African-American Literature: Southwest TN. – The Vernacular Tradition

In the previous post (Introduction) I asked “Is African-American Literature’s absence in high school one of the primary reasons race relations are still complex?” I am still interested in feedback on this question. Today the class moved into the section of the book titled The Vernacular Tradition. Without removing the ability of anyone reading this to comment or make their own hypothesis on the meaning of the Vernacular Tradition, I will state that this is an additional introduction to the Black Literature anthology. The Norton’s Anthology creates an interesting preface in placing this at the beginning of the text. I honestly think this section would be better served if it was split up and placed withing the context of each era that is covered in the book. (I hope you understand that…) The Vernacular Tradition begins with spirituals and moves through each phase of the African American culture (spirituals, gospel, secular music, blues, jazz, r&b, sermons and hip-hop and folktalkes).  I don’t want to delve to deeply into describing what was presented and instead I will post the few songs we read and listened to in class from the first few sections.

We listened to Steal Away To Jesus sang by Bernice Reagon; read from the Gospel section: Peace Be Still, read from the secular music section: Me and My Captain, Sinking of the Titanic, listened to Strange Fruit sung by Billie Holiday (I plan to play the Cassandra Wilson version on Thursday) and we listened to Hellhound on My Trail from the Blues section as we left class.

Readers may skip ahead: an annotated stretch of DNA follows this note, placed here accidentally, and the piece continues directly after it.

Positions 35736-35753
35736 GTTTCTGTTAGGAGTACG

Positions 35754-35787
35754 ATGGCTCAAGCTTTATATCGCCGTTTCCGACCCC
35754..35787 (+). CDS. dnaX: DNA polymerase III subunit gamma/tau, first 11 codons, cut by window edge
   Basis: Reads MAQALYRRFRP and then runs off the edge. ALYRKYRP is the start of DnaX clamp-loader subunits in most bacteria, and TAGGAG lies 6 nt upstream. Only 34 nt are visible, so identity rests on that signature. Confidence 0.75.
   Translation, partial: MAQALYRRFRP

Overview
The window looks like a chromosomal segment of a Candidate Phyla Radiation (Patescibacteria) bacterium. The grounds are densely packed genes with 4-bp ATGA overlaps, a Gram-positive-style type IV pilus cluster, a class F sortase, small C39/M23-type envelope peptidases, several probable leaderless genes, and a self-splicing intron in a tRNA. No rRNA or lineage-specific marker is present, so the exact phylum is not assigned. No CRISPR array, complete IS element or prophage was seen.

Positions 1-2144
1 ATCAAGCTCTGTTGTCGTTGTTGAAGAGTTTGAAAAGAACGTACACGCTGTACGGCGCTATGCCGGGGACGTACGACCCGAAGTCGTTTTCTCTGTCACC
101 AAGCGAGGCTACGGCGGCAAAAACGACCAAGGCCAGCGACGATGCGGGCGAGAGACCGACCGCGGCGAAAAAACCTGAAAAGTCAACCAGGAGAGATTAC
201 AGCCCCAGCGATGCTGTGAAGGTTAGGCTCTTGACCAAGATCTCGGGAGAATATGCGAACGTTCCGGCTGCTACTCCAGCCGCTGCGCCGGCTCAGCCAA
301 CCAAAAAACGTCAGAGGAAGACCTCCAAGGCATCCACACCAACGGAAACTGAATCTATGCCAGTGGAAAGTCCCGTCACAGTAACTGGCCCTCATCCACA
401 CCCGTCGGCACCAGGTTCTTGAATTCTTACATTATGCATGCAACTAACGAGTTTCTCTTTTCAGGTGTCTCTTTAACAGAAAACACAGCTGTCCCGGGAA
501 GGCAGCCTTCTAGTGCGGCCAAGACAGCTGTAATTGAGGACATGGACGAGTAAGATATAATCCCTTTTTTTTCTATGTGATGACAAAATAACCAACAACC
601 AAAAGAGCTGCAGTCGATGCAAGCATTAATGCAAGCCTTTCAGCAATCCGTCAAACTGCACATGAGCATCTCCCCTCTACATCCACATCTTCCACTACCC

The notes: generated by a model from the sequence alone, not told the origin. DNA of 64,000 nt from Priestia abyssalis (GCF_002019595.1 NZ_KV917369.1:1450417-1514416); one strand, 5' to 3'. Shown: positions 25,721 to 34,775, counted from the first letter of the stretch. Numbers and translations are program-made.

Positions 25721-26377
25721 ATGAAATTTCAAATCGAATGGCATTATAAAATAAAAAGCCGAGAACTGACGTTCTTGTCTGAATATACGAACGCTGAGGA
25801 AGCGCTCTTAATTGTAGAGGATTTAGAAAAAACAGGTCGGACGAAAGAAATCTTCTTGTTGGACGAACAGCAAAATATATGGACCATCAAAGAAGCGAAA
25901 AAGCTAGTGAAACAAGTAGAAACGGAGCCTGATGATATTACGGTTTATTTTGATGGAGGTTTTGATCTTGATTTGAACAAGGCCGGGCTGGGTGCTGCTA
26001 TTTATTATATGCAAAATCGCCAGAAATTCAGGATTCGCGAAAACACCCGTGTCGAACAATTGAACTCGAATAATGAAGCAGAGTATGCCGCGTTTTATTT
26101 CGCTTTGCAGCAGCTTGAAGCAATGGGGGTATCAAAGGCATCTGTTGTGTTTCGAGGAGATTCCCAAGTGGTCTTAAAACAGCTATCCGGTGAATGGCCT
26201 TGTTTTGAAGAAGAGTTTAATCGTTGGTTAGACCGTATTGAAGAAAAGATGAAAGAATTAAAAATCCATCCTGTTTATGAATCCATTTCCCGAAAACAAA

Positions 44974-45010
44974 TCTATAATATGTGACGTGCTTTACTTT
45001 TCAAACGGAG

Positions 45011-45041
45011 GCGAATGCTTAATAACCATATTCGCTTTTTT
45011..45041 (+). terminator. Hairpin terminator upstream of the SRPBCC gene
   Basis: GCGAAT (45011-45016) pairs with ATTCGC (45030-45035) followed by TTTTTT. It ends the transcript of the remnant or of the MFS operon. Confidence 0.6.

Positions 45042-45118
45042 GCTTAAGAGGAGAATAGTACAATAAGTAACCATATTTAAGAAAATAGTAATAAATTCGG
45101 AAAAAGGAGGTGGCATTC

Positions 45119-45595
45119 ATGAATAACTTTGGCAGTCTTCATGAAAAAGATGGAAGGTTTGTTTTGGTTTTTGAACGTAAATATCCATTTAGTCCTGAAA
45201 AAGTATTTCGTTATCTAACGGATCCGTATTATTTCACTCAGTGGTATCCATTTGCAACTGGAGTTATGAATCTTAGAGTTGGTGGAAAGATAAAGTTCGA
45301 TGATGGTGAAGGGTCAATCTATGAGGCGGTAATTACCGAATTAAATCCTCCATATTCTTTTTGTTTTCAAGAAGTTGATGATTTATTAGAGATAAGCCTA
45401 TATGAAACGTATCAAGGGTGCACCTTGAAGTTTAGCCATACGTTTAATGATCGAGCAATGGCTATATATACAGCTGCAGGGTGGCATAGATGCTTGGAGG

Important discussion questions derived from this section:

Why is analyzing vernacular important?

The beginning of African American literature as it relates to the vernacular does not change, there is always a layer within the music that requires deciphering and analysis. Can Black Literature simply be written for the sake of entertainment solely? Should the literature bear responsibility? Should writers forgo responsibility? Why does it appear that the vernacular tradition is unable to simply be just a song?

The refrain, “I ain’t got long to stay here,” in spirituals and gospel has duality what exactly does it mean, in context and out of context?

The interesting thing that I think we discovered is that there is a shift in the way songs were written in the Black community. The initial style of songs in the vernacular had an emphasis on life being endured because of the hope of a better life, “In the upper room, on the other side.” This quickly changed to songs with a more direct message that was more direct. What do I mean by direct? I will leave that for the next discussion.

Prof. B.